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' is a municipality in the Netherlandsmarker, in the province of North Holland. It is a polder, consisting of land reclaimed from water, and the name Haarlemmermeer means Haarlemmarker's Lake, still referring to the body of water from which the region was reclaimed in the 19th century.

Its main town is Hoofddorpmarker. It is one of the largest towns (pop. 70,030) in the Netherlands whose name is not used as the name of a municipality. This town, together with the rapidly growing towns of Nieuw Vennep and Badhoevedorp, forms part of the Randstadmarker agglomeration.

Population centres

The municipality of Haarlemmermeer consists of the following cities, towns, villages and/or districts: Aalsmeerderbrugmarker, Abbenes, Badhoevedorp, Beinsdorp, Boesingheliede, Buitenkaag, Burgerveen, Cruquiusmarker, De Hoek, Hoofddorpmarker, 't Kabel, Leimuiderbrug, Lijnden, Lisserbroekmarker, Nieuwe Meer, Nieuwebrug, Nieuw-Vennepmarker, Oude Meer, Rijsenhout, Rozenburg, Schipholmarker, Schiphol-Rijkmarker, Vijfhuizen, Weteringbrug, Zwaanshoek, Zwanenburg.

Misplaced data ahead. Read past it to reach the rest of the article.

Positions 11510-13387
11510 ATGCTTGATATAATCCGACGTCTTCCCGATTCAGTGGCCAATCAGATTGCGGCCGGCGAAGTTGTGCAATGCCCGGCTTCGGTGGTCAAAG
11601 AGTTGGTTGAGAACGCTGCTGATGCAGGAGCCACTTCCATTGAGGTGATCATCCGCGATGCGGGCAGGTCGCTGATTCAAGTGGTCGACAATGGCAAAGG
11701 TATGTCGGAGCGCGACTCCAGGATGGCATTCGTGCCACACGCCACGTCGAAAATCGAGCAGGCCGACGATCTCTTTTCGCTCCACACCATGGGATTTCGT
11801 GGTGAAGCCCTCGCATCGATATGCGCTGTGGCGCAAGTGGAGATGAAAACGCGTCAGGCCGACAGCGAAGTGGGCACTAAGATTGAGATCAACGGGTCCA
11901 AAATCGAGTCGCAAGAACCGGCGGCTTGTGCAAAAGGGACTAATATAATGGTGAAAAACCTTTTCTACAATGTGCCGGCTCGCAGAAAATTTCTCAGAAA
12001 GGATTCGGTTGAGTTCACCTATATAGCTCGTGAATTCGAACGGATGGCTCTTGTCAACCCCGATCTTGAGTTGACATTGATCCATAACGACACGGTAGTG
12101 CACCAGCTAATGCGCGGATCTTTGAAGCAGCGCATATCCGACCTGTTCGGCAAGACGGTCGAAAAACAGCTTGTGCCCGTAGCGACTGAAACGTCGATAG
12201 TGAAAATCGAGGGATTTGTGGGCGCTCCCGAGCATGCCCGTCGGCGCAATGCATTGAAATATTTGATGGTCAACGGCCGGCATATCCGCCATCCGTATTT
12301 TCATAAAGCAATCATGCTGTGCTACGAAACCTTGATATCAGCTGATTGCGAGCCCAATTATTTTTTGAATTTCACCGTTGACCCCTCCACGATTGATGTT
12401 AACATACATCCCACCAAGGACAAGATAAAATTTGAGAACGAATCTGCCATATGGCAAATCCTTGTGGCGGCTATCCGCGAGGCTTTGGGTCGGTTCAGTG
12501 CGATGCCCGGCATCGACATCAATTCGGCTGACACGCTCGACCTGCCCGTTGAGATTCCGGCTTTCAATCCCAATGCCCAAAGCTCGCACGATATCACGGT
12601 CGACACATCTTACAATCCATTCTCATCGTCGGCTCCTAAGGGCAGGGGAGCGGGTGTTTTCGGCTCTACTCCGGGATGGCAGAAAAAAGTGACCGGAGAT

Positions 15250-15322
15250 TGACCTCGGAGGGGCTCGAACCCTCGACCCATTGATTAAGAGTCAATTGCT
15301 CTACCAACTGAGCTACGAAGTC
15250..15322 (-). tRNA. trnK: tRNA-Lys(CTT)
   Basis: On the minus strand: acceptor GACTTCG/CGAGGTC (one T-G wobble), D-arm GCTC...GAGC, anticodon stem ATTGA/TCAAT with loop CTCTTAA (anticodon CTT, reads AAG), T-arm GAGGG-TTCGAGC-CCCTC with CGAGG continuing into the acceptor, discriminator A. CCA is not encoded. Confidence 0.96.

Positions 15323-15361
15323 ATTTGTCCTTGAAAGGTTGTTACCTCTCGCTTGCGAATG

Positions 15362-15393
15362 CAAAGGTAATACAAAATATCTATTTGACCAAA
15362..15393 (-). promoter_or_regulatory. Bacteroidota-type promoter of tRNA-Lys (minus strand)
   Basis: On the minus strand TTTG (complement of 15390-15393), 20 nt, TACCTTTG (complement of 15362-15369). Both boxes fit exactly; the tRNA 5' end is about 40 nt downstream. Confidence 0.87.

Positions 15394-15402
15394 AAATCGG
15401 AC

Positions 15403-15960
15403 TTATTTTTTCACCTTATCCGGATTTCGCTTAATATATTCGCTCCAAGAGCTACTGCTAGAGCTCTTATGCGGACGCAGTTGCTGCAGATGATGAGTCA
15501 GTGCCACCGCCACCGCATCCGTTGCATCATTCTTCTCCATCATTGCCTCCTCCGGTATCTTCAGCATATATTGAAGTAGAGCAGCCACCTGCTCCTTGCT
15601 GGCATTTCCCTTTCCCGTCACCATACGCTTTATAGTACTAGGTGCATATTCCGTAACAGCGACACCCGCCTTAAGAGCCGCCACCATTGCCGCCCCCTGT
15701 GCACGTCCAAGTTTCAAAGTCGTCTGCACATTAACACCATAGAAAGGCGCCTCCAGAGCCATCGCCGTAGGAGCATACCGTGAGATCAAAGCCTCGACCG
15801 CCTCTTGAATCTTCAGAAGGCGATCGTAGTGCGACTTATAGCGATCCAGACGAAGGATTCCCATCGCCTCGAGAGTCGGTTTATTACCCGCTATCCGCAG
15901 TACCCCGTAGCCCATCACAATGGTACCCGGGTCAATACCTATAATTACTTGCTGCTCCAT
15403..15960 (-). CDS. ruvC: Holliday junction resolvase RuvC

See location maps.

History

The original Haarlemmer Lake is said to have been mostly a peat bog, a relic of a northern arm of the Rhinemarker which passed through the district in Roman times. In 1531 the Haarlemmermeer had an area of , and near it were three smaller lakes: the Leidsche Meer, the Spiering Meer, and the Oude Meer, with a combined area of about .

Historic map of the Haarlemmermeer before reclamation.
The four lakes were formed into one by successive floods. Villages disappeared in the process. One of those villages was Vennep, which the modern Nieuw Vennep was named after. By 1647 the new Haarlemmermeer had an area of about , which a century later had increased to over . In Dutch, the tendency for lakes to grow over time is called the waterwolf.

In 1643, Jan Adriaanszoon Leeghwater proposed to endike and drain the lake. Similar schemes, among which those of Nicolaus Samuel Cruquius in 1742 and of Baron van Lijnden van Hemmen in 1820 are worthy of special mention, were brought forward from time to time. But it was not until a furious hurricane in November 1836 drove the waters as far as the gates of Amsterdammarker, and another on Christmas Day sent them in the opposite direction to submerge the streets of Leidenmarker, that the mind of the nation was seriously turned to the matter.